Present address: Biodiversity and Climate Research Centre (BiK-F), Senckenberganalage 25, D-60325 Frankfurt/Main, Germany.
Projecting the future distribution of European potential natural vegetation zones with a generalized, tree species-based dynamic vegetation model
Article first published online: 12 DEC 2011
© 2012 Blackwell Publishing Ltd
Global Ecology and Biogeography
Special Issue: QUO VADIS, ECOSYSTEM? SCENARIOS AS A TOOL FOR LARGE-SCALE ECOLOGICAL RESEARCH
Volume 21, Issue 1, pages 50–63, January 2012
How to Cite
Hickler, T., Vohland, K., Feehan, J., Miller, P. A., Smith, B., Costa, L., Giesecke, T., Fronzek, S., Carter, T. R., Cramer, W., Kühn, I. and Sykes, M. T. (2012), Projecting the future distribution of European potential natural vegetation zones with a generalized, tree species-based dynamic vegetation model. Global Ecology and Biogeography, 21: 50–63. doi: 10.1111/j.1466-8238.2010.00613.x
- Issue published online: 12 DEC 2011
- Article first published online: 12 DEC 2011
- climate change;
- dynamic vegetation modelling;
- forest response;
- nature conservation;
- vegetation shifts
Aim To assess the extent to which climate change might cause changes in potential natural vegetation (PNV) across Europe.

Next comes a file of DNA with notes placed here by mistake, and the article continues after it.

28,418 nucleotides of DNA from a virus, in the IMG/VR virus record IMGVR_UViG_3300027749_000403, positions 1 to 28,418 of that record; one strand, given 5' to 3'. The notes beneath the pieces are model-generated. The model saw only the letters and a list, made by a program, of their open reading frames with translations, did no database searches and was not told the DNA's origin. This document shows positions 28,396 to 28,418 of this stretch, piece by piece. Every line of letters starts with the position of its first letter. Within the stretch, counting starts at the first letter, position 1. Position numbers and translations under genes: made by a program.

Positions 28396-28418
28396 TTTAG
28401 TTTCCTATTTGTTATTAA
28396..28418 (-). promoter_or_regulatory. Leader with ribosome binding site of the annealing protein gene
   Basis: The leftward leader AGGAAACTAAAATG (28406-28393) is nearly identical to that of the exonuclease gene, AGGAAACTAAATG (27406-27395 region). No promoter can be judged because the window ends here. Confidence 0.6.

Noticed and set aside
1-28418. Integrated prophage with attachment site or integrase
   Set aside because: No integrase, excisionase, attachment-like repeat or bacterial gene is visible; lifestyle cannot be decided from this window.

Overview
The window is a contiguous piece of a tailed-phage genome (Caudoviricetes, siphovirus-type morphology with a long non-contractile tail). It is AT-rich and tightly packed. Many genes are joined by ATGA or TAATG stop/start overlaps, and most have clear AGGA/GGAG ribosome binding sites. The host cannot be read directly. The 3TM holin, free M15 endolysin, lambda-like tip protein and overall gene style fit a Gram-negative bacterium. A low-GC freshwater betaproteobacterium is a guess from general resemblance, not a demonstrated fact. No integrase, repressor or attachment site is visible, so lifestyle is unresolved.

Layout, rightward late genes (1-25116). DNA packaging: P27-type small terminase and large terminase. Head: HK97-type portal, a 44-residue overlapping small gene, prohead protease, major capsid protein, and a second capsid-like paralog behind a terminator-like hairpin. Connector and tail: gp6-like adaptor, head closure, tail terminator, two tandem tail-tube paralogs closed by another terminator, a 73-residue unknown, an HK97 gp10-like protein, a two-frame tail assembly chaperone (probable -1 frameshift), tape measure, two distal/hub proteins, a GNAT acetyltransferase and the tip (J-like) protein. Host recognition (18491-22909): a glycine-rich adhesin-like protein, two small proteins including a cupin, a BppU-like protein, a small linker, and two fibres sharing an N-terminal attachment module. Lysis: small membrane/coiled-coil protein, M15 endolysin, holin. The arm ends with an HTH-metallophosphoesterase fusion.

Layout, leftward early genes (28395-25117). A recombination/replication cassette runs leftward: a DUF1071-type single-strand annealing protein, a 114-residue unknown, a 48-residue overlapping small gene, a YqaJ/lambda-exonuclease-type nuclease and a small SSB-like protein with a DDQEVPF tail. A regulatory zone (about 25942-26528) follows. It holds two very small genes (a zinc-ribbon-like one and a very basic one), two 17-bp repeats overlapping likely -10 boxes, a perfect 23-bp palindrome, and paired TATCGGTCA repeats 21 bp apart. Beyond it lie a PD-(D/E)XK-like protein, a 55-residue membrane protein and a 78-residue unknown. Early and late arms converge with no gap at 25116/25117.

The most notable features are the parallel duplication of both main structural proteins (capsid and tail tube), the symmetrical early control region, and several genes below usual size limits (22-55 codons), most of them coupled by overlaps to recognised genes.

Method We parameterized a generalized dynamic vegetation model (LPJ-GUESS) for the most common European tree species, and, for the first time, modelled large-scale vegetation dynamics using a process-based model explicitly representing tree species, age cohorts, gap dynamics and biogeochemical cycles in a single framework. For projections, the model was driven with climate scenario data from two atmosphere–ocean general circulation models (AOGCMs), downscaled to 10 × 10′ spatial resolution (c. 18.5 × 12 km at 50° N).
Results At a general level, modelled present-day PNV corresponded better with an expert reconstruction of the PNV than most earlier plant functional type (PFT)-based simulations, but at a finer scale the model and the expert map showed substantial discrepancies in some areas. Simulations until 2085 showed considerable successional shifts in vegetation types in most areas: 31–42% of the total area of Europe was projected to be covered by a different vegetation type by the year 2085. In the long term, equilibrium changes are substantially larger: simulations with one climate scenario suggest that 76–80% of the European land surface could exist within another PNV if climate was stabilized by the end of the century and vegetation had unlimited time to achieve equilibrium with the new climate. ‘Hotspots’ of change include arctic and alpine ecosystems, where trees replace tundra in the model, and the transition zone between temperate broad-leaved and boreal conifer forest. In southern Europe, the model projected widespread shifts from forest to shrublands as a result of drought.
Main conclusions The model presents a considerable advance in modelling dynamic changes in natural vegetation across Europe. Climate change might cause substantial changes in PNV across Europe, which should be considered in the management of reserves and forestry.